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Star of new ad for Missouri Republican made rape jokes on Facebook, called Muslims 'goat humpers' (September 27, 2016, 07:47 PM)
When you're an inexperienced candidate whose main qualifications are raising huge sums of money from sketchballs and blowing shit up on camera, you're bound to make mistakes. But this screwup is particularly awful, even for Missouri Republican Eric Greitens.
The image above was shared on the Facebook page of Army veteran Robert Murphy, who stars in Greitens' newest TV ad as the grizzly-voiced narrator of a diatribe against Democrat Chris Koster, Greitens' opponent in this November?s race for governor. But Murphy's social media preferences pretty much ensure that now he, rather than Koster, is going to be the story. And that ghastly "rape" meme was far from the only revolting piece of garbage Murphy's posted recently:
Other memes Murphy has re-posted in the past year announce, "No to gun control, Yes to Muslim control," and decry having to fear offending "some 7th Century Islamic goat humpers."
Greitens' campaign responded by carping that "Robert Murphy fought for the media's right to write dumb gotcha stories, and for his own free speech right to say things that aren't politically correct, even things others, including Eric, don't agree with," which is the same thing as saying, "We don't really care that our surrogate trivialized rape." But as Kevin McDermott of the St. Louis Post-Dispatch notes, that kind of attitude didn't exactly help another Missouri Republican?a guy you all know named Todd Akin.
Ad Roundup: This Karl Rove protege says she's from "the American side of the beltway" (September 27, 2016, 06:22 PM)
? CA-24: The NRCC argues that Democrat Salud Carbajal voted to raise other people?s taxes while failing to property pay his own.
? CA-26: In her first ad, Democratic Rep. Julia Brownley talks about her work helping military families.
? CA-52: In her first general election ad, Republican Denise Gitsham delivers some very vague statements about how career politics suck and she?s different. Gitsham used to work for Karl Rove, which of course she doesn?t mention in this spot, though she does declare that ?San Diego needs a representative from the American side of the beltway.?
? CO-03: In her first ad, Democrat Gail Shwartz tells the audience how she lost her young daughter in a car accident, but she fought to be able to stand up again when she was told her she?d never walk. Schwartz goes on to say that she stood up for schools, and she will stand up to Republican Rep. Scott Tipton to ?stop him from selling off our public lands.?
For Donald Trump, the rest of the world might as well be Narnia (September 27, 2016, 05:35 PM)
Most of the things that Donald Trump says about domestic policy are nothing more than conservative mythology that?s become hard-baked into the alt-right. So it shouldn?t be surprising that much of what he said about foreign affairs in the first debate had more to do with beliefs circulating around Breitbart than anything that?s happening in the real world. Trump?s version of world events is based on a fantasyland composed of half-heard rumors and deeply-held conspiracy theories.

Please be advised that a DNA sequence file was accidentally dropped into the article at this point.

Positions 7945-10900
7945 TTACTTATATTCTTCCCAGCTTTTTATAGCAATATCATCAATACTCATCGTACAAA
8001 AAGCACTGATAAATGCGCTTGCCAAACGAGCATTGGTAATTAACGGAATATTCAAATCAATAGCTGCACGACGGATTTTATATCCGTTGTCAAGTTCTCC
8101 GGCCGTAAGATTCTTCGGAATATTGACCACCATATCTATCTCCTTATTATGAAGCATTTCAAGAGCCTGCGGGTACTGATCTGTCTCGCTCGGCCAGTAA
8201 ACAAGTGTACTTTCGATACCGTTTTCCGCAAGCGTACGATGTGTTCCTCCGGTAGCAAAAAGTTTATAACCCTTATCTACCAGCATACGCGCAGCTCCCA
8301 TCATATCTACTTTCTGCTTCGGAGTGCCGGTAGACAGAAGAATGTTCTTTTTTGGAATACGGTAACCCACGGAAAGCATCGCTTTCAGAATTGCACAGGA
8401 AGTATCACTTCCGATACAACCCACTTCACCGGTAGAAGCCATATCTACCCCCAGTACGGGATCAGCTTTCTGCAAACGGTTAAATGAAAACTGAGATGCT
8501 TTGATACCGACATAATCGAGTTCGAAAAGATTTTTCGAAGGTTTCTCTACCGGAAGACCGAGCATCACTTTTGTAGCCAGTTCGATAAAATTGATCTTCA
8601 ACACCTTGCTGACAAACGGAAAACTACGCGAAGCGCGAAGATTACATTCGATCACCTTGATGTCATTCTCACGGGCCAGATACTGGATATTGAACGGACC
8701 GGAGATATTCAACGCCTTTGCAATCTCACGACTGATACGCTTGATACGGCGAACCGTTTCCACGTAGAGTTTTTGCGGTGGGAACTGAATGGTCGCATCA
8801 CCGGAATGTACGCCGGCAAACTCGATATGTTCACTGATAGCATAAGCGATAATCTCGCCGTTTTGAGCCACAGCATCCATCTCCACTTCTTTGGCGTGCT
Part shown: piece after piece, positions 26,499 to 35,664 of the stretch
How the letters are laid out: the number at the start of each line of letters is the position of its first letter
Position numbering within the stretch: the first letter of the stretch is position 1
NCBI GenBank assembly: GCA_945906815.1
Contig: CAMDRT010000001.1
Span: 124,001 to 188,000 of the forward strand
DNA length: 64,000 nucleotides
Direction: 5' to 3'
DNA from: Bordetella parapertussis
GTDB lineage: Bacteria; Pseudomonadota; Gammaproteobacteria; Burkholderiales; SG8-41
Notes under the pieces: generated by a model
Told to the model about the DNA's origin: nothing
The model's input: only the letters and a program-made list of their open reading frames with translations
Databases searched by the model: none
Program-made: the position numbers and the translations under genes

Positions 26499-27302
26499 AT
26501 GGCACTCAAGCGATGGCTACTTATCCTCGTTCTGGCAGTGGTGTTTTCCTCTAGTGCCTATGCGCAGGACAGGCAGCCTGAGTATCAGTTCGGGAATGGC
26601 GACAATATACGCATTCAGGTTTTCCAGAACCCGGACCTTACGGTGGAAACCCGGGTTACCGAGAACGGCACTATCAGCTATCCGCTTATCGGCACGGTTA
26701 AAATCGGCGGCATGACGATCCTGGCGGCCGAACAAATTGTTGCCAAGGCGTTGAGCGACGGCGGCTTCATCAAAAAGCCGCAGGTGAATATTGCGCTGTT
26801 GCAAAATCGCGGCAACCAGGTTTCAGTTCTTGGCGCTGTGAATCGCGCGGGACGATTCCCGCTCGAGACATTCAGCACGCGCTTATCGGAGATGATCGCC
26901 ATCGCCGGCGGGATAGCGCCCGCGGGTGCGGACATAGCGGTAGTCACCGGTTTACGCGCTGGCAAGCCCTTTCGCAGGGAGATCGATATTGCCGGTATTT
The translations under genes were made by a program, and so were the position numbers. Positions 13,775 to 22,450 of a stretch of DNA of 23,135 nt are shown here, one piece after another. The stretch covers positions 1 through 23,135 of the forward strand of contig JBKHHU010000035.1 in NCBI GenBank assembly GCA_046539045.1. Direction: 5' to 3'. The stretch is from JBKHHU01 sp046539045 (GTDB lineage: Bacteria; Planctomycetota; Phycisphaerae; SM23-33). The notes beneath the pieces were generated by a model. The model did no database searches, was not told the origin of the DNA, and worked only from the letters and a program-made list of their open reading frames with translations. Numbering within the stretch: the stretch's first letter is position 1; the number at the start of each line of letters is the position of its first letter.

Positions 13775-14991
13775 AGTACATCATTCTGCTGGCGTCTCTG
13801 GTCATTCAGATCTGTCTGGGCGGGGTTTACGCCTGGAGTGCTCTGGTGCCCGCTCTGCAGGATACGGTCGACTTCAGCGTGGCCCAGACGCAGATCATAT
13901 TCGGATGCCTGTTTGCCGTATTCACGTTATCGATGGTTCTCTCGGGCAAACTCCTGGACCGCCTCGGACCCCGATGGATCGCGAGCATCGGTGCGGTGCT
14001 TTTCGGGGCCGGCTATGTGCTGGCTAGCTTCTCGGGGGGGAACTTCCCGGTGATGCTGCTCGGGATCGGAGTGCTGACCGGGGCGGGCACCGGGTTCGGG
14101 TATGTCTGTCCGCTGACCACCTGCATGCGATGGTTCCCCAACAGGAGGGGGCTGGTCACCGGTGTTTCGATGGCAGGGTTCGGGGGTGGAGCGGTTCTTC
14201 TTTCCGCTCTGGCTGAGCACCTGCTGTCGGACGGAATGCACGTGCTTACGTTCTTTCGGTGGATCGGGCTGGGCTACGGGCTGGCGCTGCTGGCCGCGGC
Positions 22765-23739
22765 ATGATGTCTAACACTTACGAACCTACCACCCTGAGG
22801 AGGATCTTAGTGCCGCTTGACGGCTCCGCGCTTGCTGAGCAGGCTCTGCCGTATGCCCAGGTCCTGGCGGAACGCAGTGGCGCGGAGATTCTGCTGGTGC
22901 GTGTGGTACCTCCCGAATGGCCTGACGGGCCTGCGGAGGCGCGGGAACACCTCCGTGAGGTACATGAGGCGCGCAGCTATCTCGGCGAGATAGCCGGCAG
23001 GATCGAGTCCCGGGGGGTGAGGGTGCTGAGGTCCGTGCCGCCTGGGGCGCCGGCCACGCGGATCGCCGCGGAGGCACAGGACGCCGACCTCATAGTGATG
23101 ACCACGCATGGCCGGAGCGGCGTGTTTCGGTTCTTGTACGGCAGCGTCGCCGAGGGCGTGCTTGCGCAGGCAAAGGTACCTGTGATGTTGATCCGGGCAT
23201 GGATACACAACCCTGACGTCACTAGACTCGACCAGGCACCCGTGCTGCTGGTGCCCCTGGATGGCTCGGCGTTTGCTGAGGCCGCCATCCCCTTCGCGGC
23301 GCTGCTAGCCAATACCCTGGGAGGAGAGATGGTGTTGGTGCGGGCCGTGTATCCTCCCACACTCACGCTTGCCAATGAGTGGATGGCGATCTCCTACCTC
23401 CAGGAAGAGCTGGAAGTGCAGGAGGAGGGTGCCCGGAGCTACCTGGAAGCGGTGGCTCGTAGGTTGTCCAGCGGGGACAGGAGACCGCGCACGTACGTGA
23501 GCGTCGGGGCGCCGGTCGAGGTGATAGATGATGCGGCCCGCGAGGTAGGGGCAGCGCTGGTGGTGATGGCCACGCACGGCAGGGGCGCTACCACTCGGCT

And it makes less sense than talking animals.
There is no diacritic available to adequately evoke the hate-bite Trump puts into the name ?China.? But there are plenty of facts to show how he?s wrong when talking about them. For example ...
It?s true enough that for a long time, China was criticized for keeping the value of the yuan artificially low. However ?
So there?s no more juice to be had from that rock. Also, with its own economy falling from the lofty heights of double-digit growth, Beijing has actually been selling off dollars to keep the price of the yuan from plummeting. So ? no.
Both actions by Beijing have made the U.S. trade deficit lower. And when it comes to the trade deficit, Trump has the number wrong.
Well, thank goodness it?s not Donald Trump. The actual trade deficit was about $500 billion in 2015 with a similar number expected this year. As usual, Trump was making things much worse than they actually are.
Deborah Ross fires back hard against GOP claims she opposed North Carolina's sex-offender registry (September 27, 2016, 05:26 PM)
Well, we knew this would happen?it was only a question of when: Republicans have finally started attacking Democratic Senate candidate Deborah Ross in earnest over her advocacy as head of the North Carolina ACLU, a post she left 14 years ago. In particular, new ads from both GOP Sen. Richard Burr and the Senate Leadership Fund slam Ross for a memo she wrote in the mid-1990s raising questions about the state's sex offender registry. Burr's spot features a Marine Corps veteran and rape survivor who says Ross "wants to protect sexual predators over victims." The SLF ad, meanwhile, castigates Ross for putting her "left-wing ideas ahead of our families' safety" and claims Ross "repeatedly objected to making the sex-offender database publicly available."